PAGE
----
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Transmission loss

Transmission loss measurements are used for comparisons of the acoustic attenuation of different materials, in analytical models used in the design of materials and components, and for verification of materials before they are turned into components.

Road surface absorption measurement

Affixed directly to the road surface, the system measures the absorption coefficient of the asphalt mixture non-destructively. The system uses a two-microphone, transfer-function method, to measure simultaneously at all frequencies.

Acoustic material testing

Acoustic material testing is used to determine the acoustic characteristics (for example, absorption coefficient) of materials in order to control noise issues, thereby increasing cabin comfort in the ground transportation and aerospace industries.

With growing focus on noise control issues, the effect of materials in construction and as insulation makes a huge difference to the acoustic experience – the use of special materials can, for example, transform a space, keep vehicles within legal exterior noise limits, or create a noise-free environment. Acoustic material testing is the process for determining the acoustic characteristics of materials in terms of absorption, reflection, impedance, admittance and transmission loss, and is becoming increasingly relevant to engineers, designers and manufacturers from a broad range of industries. 

The effect of materials in construction and as insulation makes a huge difference in the acoustic experience. In offices and classrooms, the use of special materials can transform a space and with it the activities inside. In some applications – such as aircraft engines – they are what keep the vehicle within legal exterior noise limits. In others, like wind tunnels and anechoic chambers, acoustic materials are essential components in creating a noise-free, uniform test environment.

Creating an acoustic environment

To create a specific acoustic environment, it is necessary to understand the acoustic performance of the materials used. Testing materials for their acoustic characteristics lets architects, designers and engineers understand the contributions they can make to the overall sound, in terms of absorption, reflection, impedance, admittance; including transmission loss. Repeatability and precision are the keys to effective material testing – and data must be exportable to update predictive models.

 

Mitigating unwanted sound

To remove unwanted noise, one needs to match an acoustic material to the specific characteristics of the sound. But selecting the right material for the job is challenging. Certain materials alter some sound components, such as high frequencies, more than others do. Also, the selected material must create the desired acoustic effect in concert with other materials in the structure. What’s more, the structure’s final shape can affect the acoustic performance of its materials, such as the nacelle liners in an aircraft engine. A precise understanding of the material’s acoustic characteristics, such as its performance at certain frequencies, is essential – both before and after structural integration.

Acoustic material testing is the process for determining the acoustic characteristics of materials in terms of absorption, reflection, impedance, admittance and transmission loss. Growing focus on noise control issues, combined with the emergence of sound quality in product design, makes acoustic material testing increasingly relevant to engineers, designers and manufacturers in a broad range of industries. For example, improving cabin acoustic comfort by providing optimal acoustic material performance against weight and volume is one of today’s challenges in the ground transportation and aerospace industries. Similarly, protection against noise in dwellings and at the workplace most often requires the appropriate selection of noise-reducing treatments.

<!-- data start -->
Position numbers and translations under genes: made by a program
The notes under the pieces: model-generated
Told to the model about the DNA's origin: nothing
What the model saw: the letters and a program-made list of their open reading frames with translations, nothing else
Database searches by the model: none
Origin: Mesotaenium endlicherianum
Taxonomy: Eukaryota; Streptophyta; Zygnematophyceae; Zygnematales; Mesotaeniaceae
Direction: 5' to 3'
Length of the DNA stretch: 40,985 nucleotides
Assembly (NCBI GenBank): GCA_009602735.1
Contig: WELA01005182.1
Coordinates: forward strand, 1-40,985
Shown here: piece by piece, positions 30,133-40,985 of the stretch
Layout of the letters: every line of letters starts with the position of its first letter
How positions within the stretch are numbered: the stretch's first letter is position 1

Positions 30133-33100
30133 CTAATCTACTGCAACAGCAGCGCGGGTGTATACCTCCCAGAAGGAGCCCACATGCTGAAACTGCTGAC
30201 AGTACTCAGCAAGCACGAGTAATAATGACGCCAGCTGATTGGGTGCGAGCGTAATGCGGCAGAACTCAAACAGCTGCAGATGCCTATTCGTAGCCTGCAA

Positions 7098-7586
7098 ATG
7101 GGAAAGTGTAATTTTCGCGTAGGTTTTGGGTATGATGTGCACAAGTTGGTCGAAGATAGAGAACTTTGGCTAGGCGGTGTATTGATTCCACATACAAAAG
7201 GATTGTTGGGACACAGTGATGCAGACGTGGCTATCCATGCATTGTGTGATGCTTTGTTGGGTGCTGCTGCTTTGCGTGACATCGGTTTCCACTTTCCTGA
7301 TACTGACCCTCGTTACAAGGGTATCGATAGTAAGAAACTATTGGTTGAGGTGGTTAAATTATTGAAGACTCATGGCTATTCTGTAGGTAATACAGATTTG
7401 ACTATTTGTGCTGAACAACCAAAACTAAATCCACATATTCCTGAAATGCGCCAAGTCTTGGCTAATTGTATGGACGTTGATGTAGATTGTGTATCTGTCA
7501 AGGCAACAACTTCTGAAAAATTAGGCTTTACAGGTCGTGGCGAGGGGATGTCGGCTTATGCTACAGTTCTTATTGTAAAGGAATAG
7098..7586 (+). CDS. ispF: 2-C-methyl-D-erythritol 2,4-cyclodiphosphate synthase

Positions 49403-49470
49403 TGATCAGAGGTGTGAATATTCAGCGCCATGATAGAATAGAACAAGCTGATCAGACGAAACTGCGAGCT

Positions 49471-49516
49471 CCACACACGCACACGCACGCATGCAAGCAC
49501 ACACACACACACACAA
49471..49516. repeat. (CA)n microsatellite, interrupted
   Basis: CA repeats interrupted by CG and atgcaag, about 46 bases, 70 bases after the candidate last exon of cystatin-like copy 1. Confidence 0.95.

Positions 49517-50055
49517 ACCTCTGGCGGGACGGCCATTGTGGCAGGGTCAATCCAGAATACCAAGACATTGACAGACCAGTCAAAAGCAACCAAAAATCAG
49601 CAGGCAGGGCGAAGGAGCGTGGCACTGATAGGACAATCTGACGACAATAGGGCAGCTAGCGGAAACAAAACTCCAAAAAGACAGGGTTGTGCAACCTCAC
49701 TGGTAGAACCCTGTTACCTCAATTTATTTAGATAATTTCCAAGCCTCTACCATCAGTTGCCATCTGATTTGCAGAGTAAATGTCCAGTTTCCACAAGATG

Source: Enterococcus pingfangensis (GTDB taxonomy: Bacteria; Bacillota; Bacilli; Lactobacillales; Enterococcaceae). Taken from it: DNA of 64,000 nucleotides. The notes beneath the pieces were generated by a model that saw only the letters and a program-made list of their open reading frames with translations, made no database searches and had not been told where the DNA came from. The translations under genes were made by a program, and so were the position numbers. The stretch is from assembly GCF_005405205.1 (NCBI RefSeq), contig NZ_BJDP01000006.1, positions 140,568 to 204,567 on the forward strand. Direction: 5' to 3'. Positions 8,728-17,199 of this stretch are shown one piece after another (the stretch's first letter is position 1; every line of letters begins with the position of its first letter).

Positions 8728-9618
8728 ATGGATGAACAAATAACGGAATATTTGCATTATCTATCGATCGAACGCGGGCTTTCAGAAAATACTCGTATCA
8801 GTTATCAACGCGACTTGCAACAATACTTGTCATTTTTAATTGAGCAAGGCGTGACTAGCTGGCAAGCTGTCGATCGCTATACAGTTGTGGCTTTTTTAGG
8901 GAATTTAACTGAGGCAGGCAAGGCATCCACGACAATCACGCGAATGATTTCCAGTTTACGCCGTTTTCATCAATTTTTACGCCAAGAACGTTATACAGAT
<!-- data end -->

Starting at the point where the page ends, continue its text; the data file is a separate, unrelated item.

A range of standards covers acoustic material testing, prescribing well-defined acoustical conditions and special instrumentation to ensure accuracy and repeatability. Our complete acoustic material testing systems make measurements on small samples according to ISO 10534-2, ASTM E1050-12 and ASTM E2611-17 international standards.

System Suggestion

Acoustic material testing system overview

PULSE Acoustic Material Testing in a Tube Type 7758 is software for determining the acoustic properties of noise control materials, whether used to absorb airborne sound or to reduce airborne sound transmission. It works in conjunction with Brüel & Kjær’s Impedance Tube Kits, Transmission Loss Tube Kit and any other custom measurement tube. 

Increasingly stringent aerospace environmental regulations are demanding improvements in liner attenuation, which is driving ever-improved impedances in installed acoustic liners. As a result, fully bonded panels must now be assessed for their true effective acoustic behaviour in their final condition. These measurements are superseding the traditional geometric and DC load flow methods.

 

System Suggestion

Impedance measurements system overview

The Portable Impedance Meter System is a lightweight, compact, robust and user-friendly system suitable for both research and production quality control impedance measurements up to 150 dB SPL. Based on the two-microphone transfer function test method, it includes PULSE Material Testing and Impedance Meter software, a LAN-XI generator module as the input module for the two microphones, and a generator for the impedance meter sound source and for control of the environmental parameters. A power amplifier, conveniently housed in a double LAN-XI casing, provides the amplification of the generator signal. A portable impedance tube, accessories and a carrying case that holds all the elements of the system, are also included.